A classic tearjerker, Terms of Endearment isn't shy about reaching for the heartstrings -- but is so well-acted and smartly scripted that it's almost impossible to resist.
New York Daily News
It takes all of perhaps five minutes to fall in love with the leading characters in Terms of Endearment and from that point on, the audience is just putty in the extremely capable hands of writer-director James L. Brooks.
Terms of Endearment is about three relationships and students of screenwriting would do well to study the way in which these three stories are told completely and effortlessly in a movie of average length.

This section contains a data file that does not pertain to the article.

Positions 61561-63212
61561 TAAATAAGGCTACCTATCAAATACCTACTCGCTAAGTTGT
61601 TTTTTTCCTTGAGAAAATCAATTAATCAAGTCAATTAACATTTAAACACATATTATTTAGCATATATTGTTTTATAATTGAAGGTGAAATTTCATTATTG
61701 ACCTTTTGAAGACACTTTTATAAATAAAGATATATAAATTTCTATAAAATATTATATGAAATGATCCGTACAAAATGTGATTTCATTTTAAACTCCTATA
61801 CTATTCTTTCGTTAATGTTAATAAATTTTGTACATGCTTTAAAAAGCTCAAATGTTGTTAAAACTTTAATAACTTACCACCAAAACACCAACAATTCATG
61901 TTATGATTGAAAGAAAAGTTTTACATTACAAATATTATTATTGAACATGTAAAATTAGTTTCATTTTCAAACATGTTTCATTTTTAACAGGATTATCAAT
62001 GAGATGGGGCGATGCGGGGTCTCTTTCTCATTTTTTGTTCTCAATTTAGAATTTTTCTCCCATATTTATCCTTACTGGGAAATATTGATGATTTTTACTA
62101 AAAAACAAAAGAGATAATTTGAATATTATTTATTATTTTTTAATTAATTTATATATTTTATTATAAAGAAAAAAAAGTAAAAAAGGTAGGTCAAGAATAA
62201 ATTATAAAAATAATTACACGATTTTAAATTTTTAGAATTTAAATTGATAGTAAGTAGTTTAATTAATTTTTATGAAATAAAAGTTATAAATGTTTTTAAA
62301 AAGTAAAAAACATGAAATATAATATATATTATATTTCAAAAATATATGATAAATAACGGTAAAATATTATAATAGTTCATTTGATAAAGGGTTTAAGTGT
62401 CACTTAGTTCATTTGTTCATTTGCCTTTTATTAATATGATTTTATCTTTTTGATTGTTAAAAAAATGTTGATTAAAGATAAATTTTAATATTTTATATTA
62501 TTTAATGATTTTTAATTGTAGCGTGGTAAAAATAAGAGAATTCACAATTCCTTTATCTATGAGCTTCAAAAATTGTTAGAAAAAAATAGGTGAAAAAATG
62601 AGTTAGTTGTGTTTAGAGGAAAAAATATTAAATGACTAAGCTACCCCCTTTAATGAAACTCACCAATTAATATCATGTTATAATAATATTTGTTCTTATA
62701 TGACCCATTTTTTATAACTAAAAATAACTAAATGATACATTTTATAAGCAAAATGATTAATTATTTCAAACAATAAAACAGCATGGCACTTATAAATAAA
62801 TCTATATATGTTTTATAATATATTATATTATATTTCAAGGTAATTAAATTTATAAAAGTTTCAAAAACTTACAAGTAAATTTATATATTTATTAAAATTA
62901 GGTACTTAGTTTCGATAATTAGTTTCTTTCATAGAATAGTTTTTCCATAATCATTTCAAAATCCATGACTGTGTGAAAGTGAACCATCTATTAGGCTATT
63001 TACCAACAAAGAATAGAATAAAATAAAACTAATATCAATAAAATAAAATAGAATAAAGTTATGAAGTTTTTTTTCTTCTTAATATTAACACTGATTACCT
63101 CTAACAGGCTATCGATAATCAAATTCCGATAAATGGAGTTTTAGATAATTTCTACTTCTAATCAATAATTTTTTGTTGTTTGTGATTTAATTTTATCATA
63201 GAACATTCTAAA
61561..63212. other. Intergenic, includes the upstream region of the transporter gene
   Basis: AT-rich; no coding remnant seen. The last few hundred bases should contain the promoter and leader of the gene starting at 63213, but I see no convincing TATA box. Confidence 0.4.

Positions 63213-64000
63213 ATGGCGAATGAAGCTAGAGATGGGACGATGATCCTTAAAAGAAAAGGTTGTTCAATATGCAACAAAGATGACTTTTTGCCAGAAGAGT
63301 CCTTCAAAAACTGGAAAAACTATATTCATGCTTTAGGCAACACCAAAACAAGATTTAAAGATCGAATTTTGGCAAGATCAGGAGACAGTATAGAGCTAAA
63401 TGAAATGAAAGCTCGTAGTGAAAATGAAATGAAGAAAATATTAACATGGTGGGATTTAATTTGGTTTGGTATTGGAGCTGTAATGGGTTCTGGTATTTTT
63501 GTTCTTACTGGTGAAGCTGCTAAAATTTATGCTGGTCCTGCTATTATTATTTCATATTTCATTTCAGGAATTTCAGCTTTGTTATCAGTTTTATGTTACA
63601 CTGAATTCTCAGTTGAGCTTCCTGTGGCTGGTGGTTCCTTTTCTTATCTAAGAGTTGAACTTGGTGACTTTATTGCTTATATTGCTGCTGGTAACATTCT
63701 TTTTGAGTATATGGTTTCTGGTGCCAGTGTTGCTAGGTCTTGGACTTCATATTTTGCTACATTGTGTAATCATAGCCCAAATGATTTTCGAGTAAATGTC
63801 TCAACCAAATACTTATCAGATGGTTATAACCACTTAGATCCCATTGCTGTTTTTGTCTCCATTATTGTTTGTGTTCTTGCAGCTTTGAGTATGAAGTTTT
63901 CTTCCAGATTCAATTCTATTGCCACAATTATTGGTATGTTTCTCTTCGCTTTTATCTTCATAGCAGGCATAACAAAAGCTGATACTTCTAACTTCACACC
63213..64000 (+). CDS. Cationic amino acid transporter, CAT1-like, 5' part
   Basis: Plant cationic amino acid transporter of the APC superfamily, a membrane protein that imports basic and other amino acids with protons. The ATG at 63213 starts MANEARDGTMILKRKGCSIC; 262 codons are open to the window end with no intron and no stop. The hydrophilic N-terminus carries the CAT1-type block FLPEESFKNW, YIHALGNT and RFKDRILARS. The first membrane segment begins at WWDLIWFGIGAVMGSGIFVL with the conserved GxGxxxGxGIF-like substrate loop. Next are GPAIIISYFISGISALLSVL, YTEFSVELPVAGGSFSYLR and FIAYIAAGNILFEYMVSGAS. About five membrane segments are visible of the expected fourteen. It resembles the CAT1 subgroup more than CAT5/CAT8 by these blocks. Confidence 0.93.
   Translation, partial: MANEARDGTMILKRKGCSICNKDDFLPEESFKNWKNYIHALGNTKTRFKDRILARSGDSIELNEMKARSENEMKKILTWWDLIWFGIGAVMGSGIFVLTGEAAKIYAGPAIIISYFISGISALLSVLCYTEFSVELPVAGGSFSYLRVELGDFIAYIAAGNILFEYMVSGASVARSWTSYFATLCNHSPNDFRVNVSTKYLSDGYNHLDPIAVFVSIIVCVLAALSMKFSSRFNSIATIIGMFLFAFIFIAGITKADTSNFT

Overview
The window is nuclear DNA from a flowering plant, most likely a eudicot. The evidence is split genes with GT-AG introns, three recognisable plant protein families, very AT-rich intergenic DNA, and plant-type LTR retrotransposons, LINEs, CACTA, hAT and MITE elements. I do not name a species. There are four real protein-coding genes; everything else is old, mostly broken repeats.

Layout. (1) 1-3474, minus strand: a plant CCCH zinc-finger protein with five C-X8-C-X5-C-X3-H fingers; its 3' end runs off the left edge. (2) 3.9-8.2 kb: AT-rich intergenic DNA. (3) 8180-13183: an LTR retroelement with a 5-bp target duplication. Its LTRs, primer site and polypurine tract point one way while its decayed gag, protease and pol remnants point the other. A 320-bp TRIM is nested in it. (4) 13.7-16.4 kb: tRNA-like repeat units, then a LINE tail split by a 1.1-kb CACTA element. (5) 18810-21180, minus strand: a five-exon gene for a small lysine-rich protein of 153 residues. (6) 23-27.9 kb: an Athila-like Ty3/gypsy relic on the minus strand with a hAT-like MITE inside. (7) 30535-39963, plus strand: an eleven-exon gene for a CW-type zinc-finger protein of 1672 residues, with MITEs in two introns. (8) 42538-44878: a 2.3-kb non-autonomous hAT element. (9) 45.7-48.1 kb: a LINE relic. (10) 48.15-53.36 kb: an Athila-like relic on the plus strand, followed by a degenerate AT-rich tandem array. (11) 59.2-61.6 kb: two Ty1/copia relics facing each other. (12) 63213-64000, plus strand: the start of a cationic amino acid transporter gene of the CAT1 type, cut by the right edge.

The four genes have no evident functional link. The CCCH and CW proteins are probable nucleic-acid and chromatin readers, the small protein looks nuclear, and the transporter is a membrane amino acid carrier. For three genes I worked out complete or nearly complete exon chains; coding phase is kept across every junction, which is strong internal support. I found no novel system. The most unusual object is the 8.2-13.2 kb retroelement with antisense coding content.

[Writer-director James L. Brooks] has television in his soul: his people are incredibly tiny (most are defined by a single stroke of obsessive behavior), and he chokes out his narrative in ten-minute chunks, separated by aching lacunae.
Its quirky rhythms and veering emotional tones are very much its own, and they owe less to movie tradition than they do to a sense of how the law of unintended consequences pushes us ceaselessly through the years, permitting no pause for perspective.